“It also made me realise that with a genre film, as long as it scared you, you could say anything; about politics, about psychology. It made me realise as well that fear is one of the primary thresholds you experience things through. Fear of anything – even sex – is scary! The first time you do it you’re like, ‘Oh my God, what am I doing? Am I going to fail?’ And you get through it and you realise it’s a wonderful thing. That’s what’s great about the horror genre is that you’re getting a load of people together in the cinema at the same place and the same time, having them all experience extreme fear, and come out alive at the end. It’s an uplifting experience and there’s a sense of elation.”

The Texas Chainsaw Massacre (1974) 89%

“This really scared me coming out of it. You knew it was made for 10 cents – that was obvious – but it actually had some fabulous performances. Some of the moments – like when Leatherface kicks open the door and comes after them – I mean your blood just runs cold. It was just amazingly visceral visual storytelling. A few years earlier, I was at college and I wrote a synopsis for a novel and my teacher feedback was “this would make a great movie!” And I was crestfallen, but it made me realise I had a great visual imagination as well, and for years I fought it but eventually realised that was the thing I could do.”

Tag Cloud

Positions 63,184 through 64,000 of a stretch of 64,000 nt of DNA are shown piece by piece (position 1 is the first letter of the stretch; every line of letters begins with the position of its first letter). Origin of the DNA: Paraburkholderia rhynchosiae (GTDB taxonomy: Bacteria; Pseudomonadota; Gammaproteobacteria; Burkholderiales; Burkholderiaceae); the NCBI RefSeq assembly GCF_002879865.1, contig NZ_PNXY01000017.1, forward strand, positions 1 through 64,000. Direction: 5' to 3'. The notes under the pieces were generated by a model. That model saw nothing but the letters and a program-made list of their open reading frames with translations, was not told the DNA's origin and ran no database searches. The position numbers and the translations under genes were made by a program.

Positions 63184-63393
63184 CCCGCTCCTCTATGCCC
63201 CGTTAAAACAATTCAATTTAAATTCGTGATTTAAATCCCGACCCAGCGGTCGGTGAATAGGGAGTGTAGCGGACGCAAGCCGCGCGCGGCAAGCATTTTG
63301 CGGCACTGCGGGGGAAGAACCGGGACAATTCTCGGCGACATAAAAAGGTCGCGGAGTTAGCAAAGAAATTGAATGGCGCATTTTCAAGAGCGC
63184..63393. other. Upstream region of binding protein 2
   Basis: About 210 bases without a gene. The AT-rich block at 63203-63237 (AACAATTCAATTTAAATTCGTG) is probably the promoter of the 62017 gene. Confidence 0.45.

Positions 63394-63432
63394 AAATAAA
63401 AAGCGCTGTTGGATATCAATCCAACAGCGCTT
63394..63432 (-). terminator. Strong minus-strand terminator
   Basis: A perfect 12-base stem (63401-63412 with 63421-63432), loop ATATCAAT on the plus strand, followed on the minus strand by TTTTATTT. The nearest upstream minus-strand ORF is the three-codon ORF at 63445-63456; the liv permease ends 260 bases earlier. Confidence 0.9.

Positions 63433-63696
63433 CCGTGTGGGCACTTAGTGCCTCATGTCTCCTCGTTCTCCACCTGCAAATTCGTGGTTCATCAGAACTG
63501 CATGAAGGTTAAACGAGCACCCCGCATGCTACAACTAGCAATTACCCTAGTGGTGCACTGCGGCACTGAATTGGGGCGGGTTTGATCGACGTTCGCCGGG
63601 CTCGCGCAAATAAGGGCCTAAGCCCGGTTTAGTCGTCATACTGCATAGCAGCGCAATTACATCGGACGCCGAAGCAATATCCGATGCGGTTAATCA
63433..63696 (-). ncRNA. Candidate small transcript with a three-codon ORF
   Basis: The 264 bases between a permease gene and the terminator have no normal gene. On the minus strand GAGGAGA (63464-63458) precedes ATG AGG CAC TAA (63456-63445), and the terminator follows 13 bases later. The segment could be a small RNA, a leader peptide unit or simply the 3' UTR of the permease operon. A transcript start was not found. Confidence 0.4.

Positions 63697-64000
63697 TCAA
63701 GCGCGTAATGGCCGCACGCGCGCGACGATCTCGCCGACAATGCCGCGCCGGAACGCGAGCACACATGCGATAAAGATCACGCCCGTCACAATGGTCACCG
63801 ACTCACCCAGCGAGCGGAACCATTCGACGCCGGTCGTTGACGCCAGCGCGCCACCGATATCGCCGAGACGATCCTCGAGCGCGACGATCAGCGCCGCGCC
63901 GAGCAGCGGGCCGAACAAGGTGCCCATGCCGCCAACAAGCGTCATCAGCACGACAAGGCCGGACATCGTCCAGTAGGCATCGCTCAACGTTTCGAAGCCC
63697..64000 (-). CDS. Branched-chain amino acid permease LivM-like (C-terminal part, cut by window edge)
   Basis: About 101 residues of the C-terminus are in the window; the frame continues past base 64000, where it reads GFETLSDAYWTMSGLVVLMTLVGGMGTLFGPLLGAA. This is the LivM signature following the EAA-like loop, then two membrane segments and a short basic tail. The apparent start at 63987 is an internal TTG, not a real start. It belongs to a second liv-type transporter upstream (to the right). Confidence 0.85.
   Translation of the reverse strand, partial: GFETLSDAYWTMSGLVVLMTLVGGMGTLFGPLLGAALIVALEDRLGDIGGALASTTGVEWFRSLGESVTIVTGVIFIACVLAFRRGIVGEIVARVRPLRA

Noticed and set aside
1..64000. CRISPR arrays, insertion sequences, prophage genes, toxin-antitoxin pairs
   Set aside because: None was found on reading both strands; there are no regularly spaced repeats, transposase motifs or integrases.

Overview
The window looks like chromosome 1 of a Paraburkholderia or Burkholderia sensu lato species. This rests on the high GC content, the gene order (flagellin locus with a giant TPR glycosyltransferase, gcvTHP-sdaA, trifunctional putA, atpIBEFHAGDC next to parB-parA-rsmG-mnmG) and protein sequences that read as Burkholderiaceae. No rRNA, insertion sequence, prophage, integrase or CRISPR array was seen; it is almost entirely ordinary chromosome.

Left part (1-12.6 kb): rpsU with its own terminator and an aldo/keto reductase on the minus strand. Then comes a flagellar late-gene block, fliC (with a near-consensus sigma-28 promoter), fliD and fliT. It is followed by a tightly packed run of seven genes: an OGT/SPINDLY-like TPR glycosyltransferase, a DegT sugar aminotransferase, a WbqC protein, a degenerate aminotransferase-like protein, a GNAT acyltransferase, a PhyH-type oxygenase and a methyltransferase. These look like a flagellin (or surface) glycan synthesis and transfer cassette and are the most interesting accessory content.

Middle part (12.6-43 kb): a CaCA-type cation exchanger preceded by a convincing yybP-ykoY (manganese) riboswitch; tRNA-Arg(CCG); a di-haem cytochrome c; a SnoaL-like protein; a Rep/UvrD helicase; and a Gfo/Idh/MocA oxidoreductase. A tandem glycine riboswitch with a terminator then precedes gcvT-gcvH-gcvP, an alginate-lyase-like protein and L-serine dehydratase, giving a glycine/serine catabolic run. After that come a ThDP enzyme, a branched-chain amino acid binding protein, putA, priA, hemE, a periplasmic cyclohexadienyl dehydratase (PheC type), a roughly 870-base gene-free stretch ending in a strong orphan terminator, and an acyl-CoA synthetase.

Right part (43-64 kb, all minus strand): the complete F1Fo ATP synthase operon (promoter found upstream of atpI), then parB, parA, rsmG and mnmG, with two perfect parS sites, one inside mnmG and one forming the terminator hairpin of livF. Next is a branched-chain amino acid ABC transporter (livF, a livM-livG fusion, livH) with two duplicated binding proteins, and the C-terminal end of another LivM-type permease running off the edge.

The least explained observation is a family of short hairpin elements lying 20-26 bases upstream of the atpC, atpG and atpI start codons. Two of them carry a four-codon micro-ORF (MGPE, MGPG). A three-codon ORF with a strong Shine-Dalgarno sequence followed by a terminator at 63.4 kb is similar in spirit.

Photos 20th Century Fox football See It Skip It crime HBO 2018 BBC America Funimation social media blockbuster ESPN 24 frames LGBTQ game of thrones political drama Tomatazos 007 GoT PBS Avengers 72 Emmy Awards 78th Annual Golden Globe Awards scorecard talk show thriller films Family Lucasfilm archives video natural history justice league Starz USA cancelled TV series zero dark thirty First Look ghosts Elton John blaxploitation Ghostbusters HBO Max 2019 Television Academy E! Superheroes Apple comic American Society of Cinematographers Vudu ViacomCBS Disney streaming service NBC CW Seed Super Bowl remakes First Reviews Logo mutant Pet Sematary Comedy Central women Comedy joker Star Trek TV renewals VOD independent TBS jurassic park unscripted canceled TV shows diversity Women's History Month rom-coms Song of Ice and Fire cartoon sag awards HBO Go cancelled TV shows Star Wars deadpool Syfy AMC Heroines dogs satire USA Network San Diego Comic-Con A24 revenge toronto Masterpiece BET Awards Warner Bros. SXSW Thanksgiving elevated horror Kids & Family Extras Emmy Nominations SDCC spanish science fiction witnail Apple TV Plus die hard stop motion Musical LGBT jamie lee curtis Fantasy Netflix Creative Arts Emmys Anna Paquin Hallmark Christmas movies Disney+ Disney Plus tv talk asian-american universal monsters Binge Guide Mystery El Rey romance Tubi OWN worst National Geographic spy thriller strong female leads Holidays sequels 2015 Sundance Cannes Disney Plus BET video on demand Esquire Box Office obituary Marvel Television Turner Tarantino Fox News psychological thriller Character Guide FX on Hulu franchise YouTube Red finale PaleyFest FOX GIFs Infographic cars Toys Mary Tyler Moore Grammys Western FX TLC DirecTV movies Britbox cults Freeform composers south america Winter TV The CW spanish language twilight child's play emmy awards australia 2020 spain best halloween tv sitcom dc toy story indie TNT CBS All Access rotten movies we love E3 CMT Marathons Interview Disney Academy Awards TCA 2017 adventure YouTube Premium versus Lifetime Christmas movies MCU Sony Pictures news Paramount Plus Comic Book Food Network Columbia Pictures Bravo psycho Chilling Adventures of Sabrina Classic Film Rocketman aliens Travel Channel fast and furious Dark Horse Comics 21st Century Fox Spring TV based on movie cops TruTV golden globes ABC Signature BBC superhero kids Teen TIFF VH1 japanese Nominations all-time casting renewed TV shows spinoff Marvel Studios green book ratings Television Critics Association mockumentary Biopics disaster Mindy Kaling Christmas Musicals Pop History TCA zombie mission: impossible The Witch Shondaland Election Crackle Horror Ellie Kemper Watching Series supernatural crossover rt archives The Purge latino children's TV streaming SundanceTV boxing free movies anime Baby Yoda Sneak Peek docudrama Premiere Dates The Walking Dead Lifetime Brie Larson police drama Amazon Prime Video criterion Epix politics movie cancelled television batman dragons Crunchyroll cats Podcast Peacock indiana jones X-Men halloween Discovery Channel series RT21 black Opinion Showtime harry potter Lionsgate Martial Arts Arrowverse sequel stand-up comedy Mary poppins richard e. Grant Summer documentaries nbcuniversal Pride Month Shudder Country nfl trailers CBS President 71st Emmy Awards Stephen King biography french Film canceled Walt Disney Pictures Video Games italian Trophy Talk classics hollywood foreign a nightmare on elm street teaser crime drama stoner war anthology Adult Swim miniseries werewolf Emmys cinemax ID romantic comedy facebook Cosplay Paramount Network christmas movies medical drama technology dark Set visit theme song pirates of the caribbean Pop TV Amazon TV One Sci-Fi Disney Channel breaking bad concert what to watch IFC Unbreakable Kimmy Schmidt cooking Writers Guild of America Turner Classic Movies Superheroe PlayStation hist Rocky APB Black Mirror Rom-Com screen actors guild Nat Geo Trivia golden globe awards sports Pirates The Walt Disney Company 2016 robots transformers vampires Chernobyl slashers scary movies TCA Winter 2020 Winners comedies Drama binge Paramount reviews animated Music crime thriller DC Universe Valentine's Day discovery award winner doctor who Sundance Now chucky WGN Apple TV+ Countdown laika Polls and Games Ovation boxoffice Holiday Spike Certified Fresh space comiccon Calendar Awards Tumblr TCA Awards dramedy Reality Competition worst movies adaptation MTV Red Carpet parents Comics on TV TV Land singing competition Quiz TV New York Comic Con screenings YouTube Mary Poppins Returns Alien Pixar name the review Black History Month Reality RT History rotten true crime Hallmark ITV Captain marvel ABC Family dceu Oscars reboot zombies Fall TV venice travel Trailer CNN DC streaming service Universal critics The Academy comics book The Arrangement hispanic 45 2017 spider-man Marvel Action WarnerMedia IFC Films Best and Worst Cartoon Network nature Hear Us Out festival Fox Searchlight DGA 99% Spectrum Originals FXX TCM television historical drama Schedule cancelled Mudbound MSNBC Hulu 4/20 Animation Endgame Year in Review serial killer Amazon Prime james bond ABC fresh festivals DC Comics Amazon Studios period drama Awards Tour Sundance TV VICE quibi NYCC game show Netflix Christmas movies comic books YA BAFTA documentary Nickelodeon Film Festival Acorn TV BBC One OneApp Rock A&E GLAAD directors